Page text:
In Auto Parts Inc. Lecavalier v. The Queen, 2013 CCI 310 (English version not yet available), the Tax Court of Canada (TCC) applied the general anti-avoidance rule (GAAR) to effectively re-characterize a cash share subscription followed by cash debt repayment as a direct equity-for-debt exchange – resulting in debt forgiveness. Very briefly:

  • A US parent company (US Parent) had capitalized its Canadian subsidiary (Canco) with both equity and debt.
  • The value of Canco’s assets subsequently declined well below the debt: the asset value was approximately $10m; the debt (held by US Parent) was approximately $24m.
  • Prior to the sale of Canco’s shares to a Canadian buyer (Buyer), US Parent injected the approximate $14m shortfall in value as a further cash subscription for additional shares of Canco. Canco immediately thereafter used this cash to pay down $14m of the debt owed to US Parent. (The newly issued shares effectively had no value after this $14m debt repayment.)
  • US Parent then sold to Buyer both its shares of Canco (for $1) and its $10m debt of Canco (for approximately $10m).

The CRA reassessed Canco on the basis that the $14m share subscription and $14m debt repayment prior to the sale to Buyer were avoidance transactions under the GAAR (s. 245). Furthermore, these avoidance transactions abusively circumvented both the “debt parking” rule (in s. 80.01(7)) and the “shares-for-debt” rule (in s. 80(2)(g)). The TCC agreed. Accordingly, the $14m share subscription and $14m debt repayment were effectively ignored – giving rise to $14m of debt forgiveness in Canco under s. 80. This forgiven debt reduced Canco’s available tax attributes to zero and resulted in a 50% income inclusion for the balance (under s. 80(13)).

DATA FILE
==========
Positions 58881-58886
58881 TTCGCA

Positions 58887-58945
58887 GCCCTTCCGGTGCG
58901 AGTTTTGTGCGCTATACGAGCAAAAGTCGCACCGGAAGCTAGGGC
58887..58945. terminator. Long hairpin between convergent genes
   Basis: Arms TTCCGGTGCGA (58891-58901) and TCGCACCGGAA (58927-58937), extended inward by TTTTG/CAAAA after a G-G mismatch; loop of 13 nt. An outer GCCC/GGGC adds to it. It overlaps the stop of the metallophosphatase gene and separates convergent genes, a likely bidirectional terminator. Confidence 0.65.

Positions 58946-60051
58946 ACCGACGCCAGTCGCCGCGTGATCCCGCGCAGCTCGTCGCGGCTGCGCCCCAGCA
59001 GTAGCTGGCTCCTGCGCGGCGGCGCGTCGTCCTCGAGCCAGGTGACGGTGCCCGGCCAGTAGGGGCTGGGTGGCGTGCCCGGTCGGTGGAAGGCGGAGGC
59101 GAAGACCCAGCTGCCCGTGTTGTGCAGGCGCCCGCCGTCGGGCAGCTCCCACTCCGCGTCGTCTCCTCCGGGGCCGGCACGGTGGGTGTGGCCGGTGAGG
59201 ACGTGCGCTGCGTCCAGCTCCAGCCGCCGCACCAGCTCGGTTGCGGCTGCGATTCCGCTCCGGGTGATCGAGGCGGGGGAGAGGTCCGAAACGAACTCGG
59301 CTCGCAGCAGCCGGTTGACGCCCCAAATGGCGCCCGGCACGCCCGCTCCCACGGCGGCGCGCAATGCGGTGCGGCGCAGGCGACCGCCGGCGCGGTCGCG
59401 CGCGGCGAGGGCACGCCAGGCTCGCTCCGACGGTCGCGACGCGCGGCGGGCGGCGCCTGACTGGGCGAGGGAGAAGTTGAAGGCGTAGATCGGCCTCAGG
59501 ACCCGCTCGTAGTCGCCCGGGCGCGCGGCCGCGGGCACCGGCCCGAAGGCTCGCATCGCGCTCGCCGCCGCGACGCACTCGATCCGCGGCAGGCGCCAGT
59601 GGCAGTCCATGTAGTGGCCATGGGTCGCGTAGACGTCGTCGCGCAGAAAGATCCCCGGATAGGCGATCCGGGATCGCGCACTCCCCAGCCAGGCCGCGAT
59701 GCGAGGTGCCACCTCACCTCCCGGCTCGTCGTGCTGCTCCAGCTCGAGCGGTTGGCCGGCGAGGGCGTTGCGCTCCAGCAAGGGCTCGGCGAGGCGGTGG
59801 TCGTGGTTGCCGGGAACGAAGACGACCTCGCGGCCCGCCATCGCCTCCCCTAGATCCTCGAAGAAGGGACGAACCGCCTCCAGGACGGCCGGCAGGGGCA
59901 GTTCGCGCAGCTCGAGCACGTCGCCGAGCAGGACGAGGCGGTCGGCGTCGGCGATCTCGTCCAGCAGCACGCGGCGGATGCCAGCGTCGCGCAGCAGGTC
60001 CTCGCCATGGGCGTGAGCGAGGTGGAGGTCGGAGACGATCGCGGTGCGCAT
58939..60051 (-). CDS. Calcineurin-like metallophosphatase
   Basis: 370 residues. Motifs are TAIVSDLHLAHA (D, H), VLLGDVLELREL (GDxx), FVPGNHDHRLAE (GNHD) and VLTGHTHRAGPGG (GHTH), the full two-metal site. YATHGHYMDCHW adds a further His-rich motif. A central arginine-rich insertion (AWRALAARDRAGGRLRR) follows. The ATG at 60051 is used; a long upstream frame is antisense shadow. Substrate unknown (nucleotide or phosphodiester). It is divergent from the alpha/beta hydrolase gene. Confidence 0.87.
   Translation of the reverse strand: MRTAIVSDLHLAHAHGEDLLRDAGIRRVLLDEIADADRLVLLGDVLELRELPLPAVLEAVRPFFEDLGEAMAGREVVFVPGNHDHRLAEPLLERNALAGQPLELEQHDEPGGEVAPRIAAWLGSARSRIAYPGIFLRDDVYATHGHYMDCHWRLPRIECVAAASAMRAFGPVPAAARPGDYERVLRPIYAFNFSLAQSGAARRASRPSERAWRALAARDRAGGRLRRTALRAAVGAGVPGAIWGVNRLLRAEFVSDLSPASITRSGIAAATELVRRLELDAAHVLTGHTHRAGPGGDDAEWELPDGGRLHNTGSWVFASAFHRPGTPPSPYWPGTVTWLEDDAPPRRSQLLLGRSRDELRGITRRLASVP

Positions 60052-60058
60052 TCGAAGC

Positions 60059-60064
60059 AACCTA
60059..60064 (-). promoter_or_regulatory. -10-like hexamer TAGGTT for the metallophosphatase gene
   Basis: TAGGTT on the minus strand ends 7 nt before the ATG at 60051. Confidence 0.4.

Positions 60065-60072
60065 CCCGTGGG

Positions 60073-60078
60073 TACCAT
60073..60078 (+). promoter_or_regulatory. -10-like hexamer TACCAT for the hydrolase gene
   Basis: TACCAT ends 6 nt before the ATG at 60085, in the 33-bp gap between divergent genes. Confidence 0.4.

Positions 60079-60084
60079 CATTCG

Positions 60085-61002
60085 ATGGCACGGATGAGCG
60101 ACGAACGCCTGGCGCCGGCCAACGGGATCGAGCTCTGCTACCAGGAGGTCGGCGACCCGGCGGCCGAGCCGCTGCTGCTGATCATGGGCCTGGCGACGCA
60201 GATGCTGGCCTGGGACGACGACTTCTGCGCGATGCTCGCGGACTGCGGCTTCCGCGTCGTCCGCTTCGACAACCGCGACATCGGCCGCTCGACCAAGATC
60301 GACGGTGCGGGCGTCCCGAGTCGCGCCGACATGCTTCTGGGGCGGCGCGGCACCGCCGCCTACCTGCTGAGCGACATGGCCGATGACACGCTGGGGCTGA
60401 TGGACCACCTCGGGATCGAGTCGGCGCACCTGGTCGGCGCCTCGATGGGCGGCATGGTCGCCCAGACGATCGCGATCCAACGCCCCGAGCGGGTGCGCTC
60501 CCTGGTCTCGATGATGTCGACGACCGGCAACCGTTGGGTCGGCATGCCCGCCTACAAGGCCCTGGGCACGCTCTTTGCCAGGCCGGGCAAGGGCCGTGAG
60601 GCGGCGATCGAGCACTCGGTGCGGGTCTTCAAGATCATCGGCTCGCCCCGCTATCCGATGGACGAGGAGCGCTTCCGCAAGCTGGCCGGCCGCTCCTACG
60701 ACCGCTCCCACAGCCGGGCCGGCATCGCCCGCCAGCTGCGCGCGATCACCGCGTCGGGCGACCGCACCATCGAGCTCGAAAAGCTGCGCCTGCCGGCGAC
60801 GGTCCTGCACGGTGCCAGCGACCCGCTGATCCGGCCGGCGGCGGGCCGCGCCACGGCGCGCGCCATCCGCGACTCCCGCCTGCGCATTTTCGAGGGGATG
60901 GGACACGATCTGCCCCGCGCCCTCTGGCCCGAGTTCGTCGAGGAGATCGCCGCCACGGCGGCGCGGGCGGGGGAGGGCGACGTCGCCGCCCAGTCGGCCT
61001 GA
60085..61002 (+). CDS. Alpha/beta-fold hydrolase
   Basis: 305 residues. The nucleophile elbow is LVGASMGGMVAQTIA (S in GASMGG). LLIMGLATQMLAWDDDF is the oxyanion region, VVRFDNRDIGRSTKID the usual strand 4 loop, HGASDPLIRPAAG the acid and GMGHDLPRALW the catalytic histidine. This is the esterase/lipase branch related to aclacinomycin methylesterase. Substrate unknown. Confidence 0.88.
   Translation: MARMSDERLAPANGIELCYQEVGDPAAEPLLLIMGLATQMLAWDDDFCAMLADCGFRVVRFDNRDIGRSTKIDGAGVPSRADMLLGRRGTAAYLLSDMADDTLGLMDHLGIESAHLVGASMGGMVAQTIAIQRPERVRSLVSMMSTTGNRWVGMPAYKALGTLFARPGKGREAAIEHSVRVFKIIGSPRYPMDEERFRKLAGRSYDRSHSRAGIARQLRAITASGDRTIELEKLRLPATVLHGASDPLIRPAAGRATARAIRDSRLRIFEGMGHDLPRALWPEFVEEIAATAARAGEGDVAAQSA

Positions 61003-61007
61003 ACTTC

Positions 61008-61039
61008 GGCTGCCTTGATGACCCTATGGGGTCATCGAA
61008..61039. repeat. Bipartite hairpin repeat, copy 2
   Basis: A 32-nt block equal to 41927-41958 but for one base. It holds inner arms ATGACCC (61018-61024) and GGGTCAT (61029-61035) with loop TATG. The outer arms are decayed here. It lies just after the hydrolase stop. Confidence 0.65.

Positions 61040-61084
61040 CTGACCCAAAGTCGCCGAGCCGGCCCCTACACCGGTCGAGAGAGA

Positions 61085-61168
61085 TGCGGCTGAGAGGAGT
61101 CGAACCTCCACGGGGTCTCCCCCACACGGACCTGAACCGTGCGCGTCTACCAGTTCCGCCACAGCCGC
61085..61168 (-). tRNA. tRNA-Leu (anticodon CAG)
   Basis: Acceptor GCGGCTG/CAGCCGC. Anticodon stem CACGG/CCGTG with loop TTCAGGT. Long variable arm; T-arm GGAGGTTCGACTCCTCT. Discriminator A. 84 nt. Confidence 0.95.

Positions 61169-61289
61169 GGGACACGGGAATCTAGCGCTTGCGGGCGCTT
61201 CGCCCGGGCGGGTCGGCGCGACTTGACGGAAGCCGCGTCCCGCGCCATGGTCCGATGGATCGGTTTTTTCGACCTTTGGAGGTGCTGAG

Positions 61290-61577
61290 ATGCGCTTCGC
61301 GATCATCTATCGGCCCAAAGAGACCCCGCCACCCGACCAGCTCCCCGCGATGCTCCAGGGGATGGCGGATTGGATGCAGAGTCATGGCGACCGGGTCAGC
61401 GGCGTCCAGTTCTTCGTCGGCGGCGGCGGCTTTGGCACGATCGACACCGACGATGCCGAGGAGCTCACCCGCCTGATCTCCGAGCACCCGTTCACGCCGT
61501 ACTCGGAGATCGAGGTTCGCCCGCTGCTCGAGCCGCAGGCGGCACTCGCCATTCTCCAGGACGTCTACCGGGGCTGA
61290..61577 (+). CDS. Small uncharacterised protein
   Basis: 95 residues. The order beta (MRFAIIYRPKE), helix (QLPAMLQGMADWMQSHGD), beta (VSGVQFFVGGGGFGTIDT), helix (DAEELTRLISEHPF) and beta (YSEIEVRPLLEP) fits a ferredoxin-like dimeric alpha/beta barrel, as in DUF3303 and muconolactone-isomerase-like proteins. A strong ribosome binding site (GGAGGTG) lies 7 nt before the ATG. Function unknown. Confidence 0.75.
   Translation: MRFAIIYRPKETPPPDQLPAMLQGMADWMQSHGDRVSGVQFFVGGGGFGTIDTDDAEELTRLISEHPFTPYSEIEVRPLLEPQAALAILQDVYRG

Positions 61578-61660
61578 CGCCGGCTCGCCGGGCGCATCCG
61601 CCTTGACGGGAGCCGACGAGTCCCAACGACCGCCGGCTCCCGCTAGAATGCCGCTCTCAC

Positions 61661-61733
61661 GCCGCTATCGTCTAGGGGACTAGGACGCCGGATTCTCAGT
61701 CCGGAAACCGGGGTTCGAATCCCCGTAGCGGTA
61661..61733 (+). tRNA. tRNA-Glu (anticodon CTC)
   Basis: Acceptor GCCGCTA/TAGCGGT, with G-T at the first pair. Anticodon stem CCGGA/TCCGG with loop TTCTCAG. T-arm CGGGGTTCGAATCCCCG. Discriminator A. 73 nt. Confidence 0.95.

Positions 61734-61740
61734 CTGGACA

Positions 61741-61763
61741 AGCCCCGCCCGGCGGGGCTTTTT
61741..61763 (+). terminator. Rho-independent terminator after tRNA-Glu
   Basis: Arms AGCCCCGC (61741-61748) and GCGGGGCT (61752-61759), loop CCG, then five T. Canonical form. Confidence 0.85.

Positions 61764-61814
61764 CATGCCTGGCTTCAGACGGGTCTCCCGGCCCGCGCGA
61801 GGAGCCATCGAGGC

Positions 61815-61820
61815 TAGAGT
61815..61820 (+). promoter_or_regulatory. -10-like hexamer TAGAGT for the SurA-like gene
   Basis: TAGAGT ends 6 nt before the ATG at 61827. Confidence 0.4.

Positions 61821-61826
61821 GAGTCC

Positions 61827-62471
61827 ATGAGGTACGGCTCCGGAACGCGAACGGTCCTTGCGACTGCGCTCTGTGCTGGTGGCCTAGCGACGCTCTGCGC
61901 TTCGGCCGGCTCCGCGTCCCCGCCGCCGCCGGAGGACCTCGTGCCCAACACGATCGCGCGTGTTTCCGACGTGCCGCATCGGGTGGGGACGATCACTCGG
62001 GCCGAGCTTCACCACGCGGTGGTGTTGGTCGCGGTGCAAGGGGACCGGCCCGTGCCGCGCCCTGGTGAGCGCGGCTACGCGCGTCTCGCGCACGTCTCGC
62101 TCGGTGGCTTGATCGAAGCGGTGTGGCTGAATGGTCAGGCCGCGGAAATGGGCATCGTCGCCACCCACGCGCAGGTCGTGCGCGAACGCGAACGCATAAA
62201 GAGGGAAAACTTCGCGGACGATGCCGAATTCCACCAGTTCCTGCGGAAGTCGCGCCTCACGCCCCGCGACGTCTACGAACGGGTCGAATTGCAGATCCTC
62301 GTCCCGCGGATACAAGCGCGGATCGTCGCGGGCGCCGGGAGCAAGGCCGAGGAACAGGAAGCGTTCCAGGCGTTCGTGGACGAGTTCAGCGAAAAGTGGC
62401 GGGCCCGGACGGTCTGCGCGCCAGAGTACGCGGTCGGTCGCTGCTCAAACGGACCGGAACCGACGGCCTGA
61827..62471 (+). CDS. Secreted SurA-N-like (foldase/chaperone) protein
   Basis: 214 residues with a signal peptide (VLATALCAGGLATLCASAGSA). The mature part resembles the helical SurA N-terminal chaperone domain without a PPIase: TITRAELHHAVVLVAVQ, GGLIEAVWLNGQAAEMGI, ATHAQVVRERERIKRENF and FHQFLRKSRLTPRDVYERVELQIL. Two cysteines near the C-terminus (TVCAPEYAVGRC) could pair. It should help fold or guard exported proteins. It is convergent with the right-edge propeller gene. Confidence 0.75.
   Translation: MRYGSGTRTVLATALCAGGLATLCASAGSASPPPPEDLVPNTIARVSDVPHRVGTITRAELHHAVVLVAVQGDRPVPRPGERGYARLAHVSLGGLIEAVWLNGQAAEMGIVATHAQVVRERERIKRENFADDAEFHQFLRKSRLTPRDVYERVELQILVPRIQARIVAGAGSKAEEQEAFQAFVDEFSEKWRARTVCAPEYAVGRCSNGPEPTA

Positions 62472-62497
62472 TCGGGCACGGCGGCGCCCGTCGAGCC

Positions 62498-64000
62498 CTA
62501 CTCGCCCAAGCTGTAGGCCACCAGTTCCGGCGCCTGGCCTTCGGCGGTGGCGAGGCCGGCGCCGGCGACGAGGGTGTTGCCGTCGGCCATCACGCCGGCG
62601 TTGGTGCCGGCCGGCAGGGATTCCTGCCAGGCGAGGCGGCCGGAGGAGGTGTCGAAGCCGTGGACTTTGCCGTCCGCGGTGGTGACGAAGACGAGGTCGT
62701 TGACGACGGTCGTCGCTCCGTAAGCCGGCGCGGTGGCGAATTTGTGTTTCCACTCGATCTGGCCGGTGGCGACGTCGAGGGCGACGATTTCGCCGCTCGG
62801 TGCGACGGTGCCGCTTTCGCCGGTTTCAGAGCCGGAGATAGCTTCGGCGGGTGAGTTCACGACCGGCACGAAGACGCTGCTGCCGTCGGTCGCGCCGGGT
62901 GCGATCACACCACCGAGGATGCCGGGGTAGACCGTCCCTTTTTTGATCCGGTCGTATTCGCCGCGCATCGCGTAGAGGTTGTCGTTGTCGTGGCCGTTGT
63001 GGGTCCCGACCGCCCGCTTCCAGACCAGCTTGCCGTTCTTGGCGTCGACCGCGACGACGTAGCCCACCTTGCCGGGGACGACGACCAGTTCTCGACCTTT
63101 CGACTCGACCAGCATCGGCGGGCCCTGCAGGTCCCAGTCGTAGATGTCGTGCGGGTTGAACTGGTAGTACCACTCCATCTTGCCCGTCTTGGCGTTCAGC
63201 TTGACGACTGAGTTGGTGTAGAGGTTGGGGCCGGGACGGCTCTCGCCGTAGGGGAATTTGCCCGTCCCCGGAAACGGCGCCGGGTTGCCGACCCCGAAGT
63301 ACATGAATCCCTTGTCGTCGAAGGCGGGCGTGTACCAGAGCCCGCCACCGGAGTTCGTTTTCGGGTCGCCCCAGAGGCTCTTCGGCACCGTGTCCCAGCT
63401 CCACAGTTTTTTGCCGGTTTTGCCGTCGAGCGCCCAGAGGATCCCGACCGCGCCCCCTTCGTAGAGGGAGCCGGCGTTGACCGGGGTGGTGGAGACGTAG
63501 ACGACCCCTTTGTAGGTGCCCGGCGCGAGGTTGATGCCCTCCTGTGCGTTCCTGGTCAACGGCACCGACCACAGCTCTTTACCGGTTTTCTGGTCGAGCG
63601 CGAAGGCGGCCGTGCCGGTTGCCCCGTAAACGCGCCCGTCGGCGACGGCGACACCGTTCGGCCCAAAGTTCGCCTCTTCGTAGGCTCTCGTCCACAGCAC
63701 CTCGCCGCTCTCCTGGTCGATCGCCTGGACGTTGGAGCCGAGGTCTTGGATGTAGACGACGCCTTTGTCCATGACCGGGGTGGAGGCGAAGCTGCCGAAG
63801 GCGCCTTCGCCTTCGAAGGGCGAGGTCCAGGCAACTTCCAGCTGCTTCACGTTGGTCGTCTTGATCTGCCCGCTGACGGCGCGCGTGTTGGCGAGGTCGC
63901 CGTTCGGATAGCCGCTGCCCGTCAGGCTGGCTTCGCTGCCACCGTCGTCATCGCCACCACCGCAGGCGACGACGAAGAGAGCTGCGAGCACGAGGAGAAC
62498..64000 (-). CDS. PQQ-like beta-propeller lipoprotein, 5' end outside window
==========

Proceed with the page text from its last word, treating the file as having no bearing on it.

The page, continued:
Two quick additional observations:

  1. Canco argued (in part) that the transactions were structured by US Parent primarily for US tax purposes, and as such, were not avoidance transactions from a Canadian tax perspective. However, Canco failed to introduce direct evidence from either US Parent or a US tax expert in support of this contention.
  2. The avoidance transactions did not involve the stop-loss rule in s. 40(2)(e.1) from the creditor’s perspective. In that context, an important question arises: Are pre-sale debt restructure transactions that rely on the CRA’s Advance Income Tax Ruling ATR-66 (and similar transactions) affected by this decision? Such transactions generally involve a transfer of debt internally within the existing group before the share sale to an arm’s length buyer. No debt forgiveness arises and the CRA sees no abuse as a policy matter. Arguably such transactions should not be affected by the decision inAuto Parts Inc. Lecavalier as a policy matter. That is, the CRA has previously accepted such transactions because the creditor does not access the inherent loss in the system (directly or indirectly). In Auto Parts Inc. Lecavalier, the creditor (i.e., US Parent) appears to have accessed the inherent loss in the system – albeit on the shares of Canco sold to Buyer. Accordingly, the decision in Auto Parts Inc. Lecavalier may well be distinguishable on that basis.